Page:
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Social Media May Sway Kids to Eat More Junk

Pictures speak loudly when video influencers scoop up sweets.

Any child active on social media is likely following one or more so-called influencers, and if those influencers are fans of chips and cookies, parents trying to persuade their kids to eat more veggies could be facing another hurdle.

Children who saw mock Instagram images of popular YouTube video bloggers in the presence of junk food consumed 32% more calories afterward from nutritionally poor cookies or candy compared with those who saw pictures of influencers with nonfood items, according to a British study in Pediatrics. The findings, based on data involving 176 youths aged 9–11, showed that eating choices among those who saw vloggers with healthy snacks like fruit were the same as those who witnessed influencers without food items.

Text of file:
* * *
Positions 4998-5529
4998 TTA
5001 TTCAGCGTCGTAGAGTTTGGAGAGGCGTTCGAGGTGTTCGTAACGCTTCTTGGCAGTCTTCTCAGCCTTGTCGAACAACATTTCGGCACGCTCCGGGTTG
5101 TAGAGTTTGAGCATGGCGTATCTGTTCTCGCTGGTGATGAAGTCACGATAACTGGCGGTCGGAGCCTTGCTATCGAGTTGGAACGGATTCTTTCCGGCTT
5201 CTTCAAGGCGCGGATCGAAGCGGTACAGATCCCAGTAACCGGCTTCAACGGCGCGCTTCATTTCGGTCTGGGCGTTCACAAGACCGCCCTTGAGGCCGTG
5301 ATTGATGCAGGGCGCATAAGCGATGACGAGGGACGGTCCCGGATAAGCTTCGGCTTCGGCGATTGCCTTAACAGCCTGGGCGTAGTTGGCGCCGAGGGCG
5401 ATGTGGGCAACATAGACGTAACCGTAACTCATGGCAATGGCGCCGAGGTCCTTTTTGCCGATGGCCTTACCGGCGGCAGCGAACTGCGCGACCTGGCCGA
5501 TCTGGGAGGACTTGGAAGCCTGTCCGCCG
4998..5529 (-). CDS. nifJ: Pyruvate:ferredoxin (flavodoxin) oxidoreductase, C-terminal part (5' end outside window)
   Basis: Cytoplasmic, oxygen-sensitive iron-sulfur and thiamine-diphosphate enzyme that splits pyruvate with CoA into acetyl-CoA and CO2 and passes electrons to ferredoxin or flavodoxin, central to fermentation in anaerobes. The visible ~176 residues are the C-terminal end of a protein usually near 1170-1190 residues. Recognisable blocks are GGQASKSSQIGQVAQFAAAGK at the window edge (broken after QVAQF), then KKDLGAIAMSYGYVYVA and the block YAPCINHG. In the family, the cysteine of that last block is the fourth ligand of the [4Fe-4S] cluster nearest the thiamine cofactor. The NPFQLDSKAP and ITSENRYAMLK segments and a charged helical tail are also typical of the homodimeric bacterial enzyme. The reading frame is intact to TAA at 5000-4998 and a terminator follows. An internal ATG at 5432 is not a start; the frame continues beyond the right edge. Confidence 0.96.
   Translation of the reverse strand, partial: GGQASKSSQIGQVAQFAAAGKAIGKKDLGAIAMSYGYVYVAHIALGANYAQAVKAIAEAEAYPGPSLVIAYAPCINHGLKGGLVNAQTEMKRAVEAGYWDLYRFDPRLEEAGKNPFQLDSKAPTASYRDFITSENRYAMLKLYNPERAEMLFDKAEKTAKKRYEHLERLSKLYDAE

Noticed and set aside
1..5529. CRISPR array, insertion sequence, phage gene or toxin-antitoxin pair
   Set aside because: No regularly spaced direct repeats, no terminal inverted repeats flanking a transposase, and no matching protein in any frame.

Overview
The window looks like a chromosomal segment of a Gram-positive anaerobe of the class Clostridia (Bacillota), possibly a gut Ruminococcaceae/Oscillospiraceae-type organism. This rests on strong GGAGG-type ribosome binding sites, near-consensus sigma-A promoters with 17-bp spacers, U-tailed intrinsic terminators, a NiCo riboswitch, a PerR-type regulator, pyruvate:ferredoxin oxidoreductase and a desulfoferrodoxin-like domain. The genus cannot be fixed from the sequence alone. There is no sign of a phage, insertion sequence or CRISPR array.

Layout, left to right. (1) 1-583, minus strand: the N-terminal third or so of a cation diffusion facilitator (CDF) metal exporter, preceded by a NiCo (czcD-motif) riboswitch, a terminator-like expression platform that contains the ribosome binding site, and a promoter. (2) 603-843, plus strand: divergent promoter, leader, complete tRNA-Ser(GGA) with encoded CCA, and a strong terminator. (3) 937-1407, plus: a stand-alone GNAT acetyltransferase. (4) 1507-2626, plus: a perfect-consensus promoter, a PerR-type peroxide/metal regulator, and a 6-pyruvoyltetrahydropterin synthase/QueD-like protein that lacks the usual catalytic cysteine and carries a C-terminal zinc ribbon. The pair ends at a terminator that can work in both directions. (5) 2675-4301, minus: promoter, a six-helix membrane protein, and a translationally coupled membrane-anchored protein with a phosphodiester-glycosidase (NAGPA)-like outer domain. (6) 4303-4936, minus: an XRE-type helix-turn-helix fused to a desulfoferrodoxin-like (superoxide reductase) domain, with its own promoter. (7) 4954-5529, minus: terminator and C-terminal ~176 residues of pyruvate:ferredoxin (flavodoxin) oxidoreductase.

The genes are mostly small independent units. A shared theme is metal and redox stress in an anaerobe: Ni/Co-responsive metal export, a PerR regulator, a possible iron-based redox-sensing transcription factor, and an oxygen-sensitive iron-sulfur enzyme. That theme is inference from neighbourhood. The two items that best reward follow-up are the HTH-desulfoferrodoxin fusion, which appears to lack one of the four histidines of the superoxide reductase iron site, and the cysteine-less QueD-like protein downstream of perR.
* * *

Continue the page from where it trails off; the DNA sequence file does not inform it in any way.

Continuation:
So, unfortunately, extra exposure to more nutritious foods did not influence kids to eat more of those options. But the extra calories consumed by kids exposed to more junk food images could add up to unhealthy amounts of weight gain—and 1 in every 5 American youth ages 6–19 is already struggling with obesity. Parents need to be aware that it is not just junk food ads on TV but also online marketing by social media stars that can strongly influence what their kids want to eat.

Matthew Kadey, MS, RD

Matthew Kadey, MS, RD, is a James Beard Award–winning food journalist, dietitian and author of the cookbook Rocket Fuel: Power-Packed Food for Sport + Adventure (VeloPress 2016). He has written for dozens of magazines, including Runner’s World, Men’s Health, Shape, Men’s Fitness and Muscle and Fitness.

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